The California Historical Resources Commission on Friday rejected a request to find The Factory building eligible for the National Register of Historic Places. The building, known for being the home of Mitchell Camera Factory and the Studio One nightclub, was previously denied designation for local listing in 1995.
Faring Capital said the rejection won’t stop it from proceeding with its plan to incorporate a majority of The Factory into its Robertson Lane project. That project will include a hotel, shops and restaurants and 1,000 subterranean parking spaces on the lot between Robertson Boulevard and LaPeer Drive where The Factory building is located.
“Despite being denied eligibility for the National Register of Historic Places, Faring recognizes how important The Factory building is locally and to the greater Los Angeles region,” said Darren Embry, Faring’s director of community development. “The Factory’s local connection is why Faring has worked so hard with our preservationist community partners over the last three years to arrive at our current Robertson Lane proposal that incorporates the Factory, which is truly a win-win.”
In April a group of historical preservation advocates known as the West Hollywood Heritage Project filed an application with the National Register of Historic Places to have The Factory building declared a historic resource. The state Historical Resources Commission’s evaluation was part of the National Register’s approval process. Kate Eggert and Krisy Gosney, founders of the WeHo Heritage group, had hoped The Factory would become the first West Coast LGBT property on the National Register. Preservation activists see the fact that The Factory housed Studio One as an important part of gay history. That gay disco, which opened in 1974, drew celebrities such as Patti LaBelle, Joan Rivers and Liza Minnelli along with as many as 1,000 gay men.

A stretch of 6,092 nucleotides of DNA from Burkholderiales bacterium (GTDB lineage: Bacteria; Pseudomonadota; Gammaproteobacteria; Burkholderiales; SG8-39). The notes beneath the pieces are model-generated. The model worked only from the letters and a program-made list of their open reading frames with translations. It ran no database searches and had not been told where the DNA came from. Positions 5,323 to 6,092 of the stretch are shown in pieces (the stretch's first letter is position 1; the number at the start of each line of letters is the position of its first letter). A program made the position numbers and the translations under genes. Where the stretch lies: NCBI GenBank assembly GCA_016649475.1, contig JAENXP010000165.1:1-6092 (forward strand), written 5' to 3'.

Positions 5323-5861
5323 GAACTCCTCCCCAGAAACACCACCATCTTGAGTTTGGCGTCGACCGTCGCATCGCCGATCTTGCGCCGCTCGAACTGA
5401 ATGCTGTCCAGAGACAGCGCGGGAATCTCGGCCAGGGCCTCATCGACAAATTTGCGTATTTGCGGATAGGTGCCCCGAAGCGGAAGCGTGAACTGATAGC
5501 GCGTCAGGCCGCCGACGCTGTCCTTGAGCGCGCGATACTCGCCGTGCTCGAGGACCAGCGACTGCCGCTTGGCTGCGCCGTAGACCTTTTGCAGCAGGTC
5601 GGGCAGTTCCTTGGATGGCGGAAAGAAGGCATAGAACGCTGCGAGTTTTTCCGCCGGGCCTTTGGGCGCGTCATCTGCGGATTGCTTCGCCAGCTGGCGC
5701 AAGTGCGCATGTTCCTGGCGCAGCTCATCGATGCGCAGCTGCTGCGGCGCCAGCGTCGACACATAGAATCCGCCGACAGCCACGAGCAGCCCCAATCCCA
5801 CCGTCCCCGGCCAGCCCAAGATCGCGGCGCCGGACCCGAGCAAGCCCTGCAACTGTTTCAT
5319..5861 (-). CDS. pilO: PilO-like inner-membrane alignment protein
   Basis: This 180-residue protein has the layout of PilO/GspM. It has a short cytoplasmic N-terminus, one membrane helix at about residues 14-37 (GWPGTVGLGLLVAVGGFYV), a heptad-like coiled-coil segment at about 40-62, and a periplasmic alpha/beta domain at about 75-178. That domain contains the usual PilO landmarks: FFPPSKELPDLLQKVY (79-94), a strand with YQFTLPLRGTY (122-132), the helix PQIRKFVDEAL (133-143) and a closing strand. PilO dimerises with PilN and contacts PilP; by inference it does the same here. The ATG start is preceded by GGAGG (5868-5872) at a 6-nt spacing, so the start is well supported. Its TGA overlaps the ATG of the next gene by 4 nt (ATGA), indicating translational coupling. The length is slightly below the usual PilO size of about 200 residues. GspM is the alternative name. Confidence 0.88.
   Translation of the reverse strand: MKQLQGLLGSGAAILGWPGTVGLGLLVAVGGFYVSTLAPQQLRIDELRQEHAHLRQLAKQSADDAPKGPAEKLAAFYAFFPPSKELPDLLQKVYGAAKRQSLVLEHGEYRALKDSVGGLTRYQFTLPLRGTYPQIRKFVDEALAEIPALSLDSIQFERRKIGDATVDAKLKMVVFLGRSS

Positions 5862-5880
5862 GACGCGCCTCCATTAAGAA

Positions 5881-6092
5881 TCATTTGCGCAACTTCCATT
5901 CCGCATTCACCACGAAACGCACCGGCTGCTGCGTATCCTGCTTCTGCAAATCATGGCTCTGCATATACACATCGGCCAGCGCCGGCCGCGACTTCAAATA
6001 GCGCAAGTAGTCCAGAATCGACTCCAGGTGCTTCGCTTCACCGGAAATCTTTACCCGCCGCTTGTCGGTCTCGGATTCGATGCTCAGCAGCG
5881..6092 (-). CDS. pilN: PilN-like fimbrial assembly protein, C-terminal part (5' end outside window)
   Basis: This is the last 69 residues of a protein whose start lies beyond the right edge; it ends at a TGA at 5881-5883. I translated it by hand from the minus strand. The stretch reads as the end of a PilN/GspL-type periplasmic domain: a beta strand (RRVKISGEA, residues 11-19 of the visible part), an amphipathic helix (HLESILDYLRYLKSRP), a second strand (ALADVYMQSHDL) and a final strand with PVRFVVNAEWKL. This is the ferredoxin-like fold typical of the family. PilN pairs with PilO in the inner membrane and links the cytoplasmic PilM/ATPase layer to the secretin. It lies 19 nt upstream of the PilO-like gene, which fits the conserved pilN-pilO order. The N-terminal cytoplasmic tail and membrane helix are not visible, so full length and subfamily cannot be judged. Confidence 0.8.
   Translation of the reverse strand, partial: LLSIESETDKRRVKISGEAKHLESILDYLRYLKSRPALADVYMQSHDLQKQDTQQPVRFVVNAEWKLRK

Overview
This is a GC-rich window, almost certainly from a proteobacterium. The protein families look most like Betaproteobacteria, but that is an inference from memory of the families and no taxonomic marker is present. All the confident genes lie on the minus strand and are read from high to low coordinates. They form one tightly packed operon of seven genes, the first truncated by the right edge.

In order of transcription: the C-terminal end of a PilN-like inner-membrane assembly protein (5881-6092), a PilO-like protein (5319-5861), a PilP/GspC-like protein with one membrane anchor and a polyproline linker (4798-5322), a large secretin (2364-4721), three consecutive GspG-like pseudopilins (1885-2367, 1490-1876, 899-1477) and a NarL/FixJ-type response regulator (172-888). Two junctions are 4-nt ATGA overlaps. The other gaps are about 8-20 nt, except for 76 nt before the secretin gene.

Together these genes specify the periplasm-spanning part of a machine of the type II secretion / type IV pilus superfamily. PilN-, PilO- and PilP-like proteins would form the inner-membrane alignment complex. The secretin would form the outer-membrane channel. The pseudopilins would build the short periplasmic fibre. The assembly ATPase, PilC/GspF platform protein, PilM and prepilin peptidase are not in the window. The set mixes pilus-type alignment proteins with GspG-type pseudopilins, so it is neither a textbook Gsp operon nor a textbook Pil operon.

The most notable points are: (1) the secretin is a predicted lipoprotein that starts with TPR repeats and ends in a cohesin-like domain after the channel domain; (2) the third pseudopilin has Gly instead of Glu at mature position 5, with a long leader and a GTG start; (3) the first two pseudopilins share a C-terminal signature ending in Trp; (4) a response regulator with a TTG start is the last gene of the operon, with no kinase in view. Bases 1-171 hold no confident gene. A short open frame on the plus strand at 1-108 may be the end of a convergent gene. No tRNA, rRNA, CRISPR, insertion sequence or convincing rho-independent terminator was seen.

Last year the National Trust for Historic Preservation, a different organization, put the Factory on its list of America’s most endangered historic places. The annual list of the trust, which is a privately funded nonprofit, spotlights important examples of the nation’s architectural, cultural and natural heritage that the trust sees as being at risk of destruction or irreparable damage. More than 250 sites have been on the list over its 28-year history.
Faring, which originally had planned to demolish The Factory building, worked with other local preservation organizations such as the West Hollywood Preservation Alliance and the Los Angeles Conservancy to find a way to incorporate it into the Robertson Lane project.
“The completion of Robertson Lane will ensure The Factory will remain part of our community for years to come, for future generations in West Hollywood to enjoy,” said Craig Hodgetts, a partner with Ming Fung in Hodgetts + Fung, which is designing the project. “Robertson Lane will celebrate The Factory’s storied past and start a new and exciting chapter in the building’s history.”
CEO Jason Illoulian noted that last Tuesday Faring hosted over 150 local West Hollywood residents and small business owners to solicit input from the community. “Robertson Lane will alleviate the parking burdens in the neighborhood and transform this part of West Hollywood into a walkable district,” Illoulian said in a press release. More information about the project is available at its website.
More information about Robertson Lane and the future plans for The Factory building is available on the project’s website.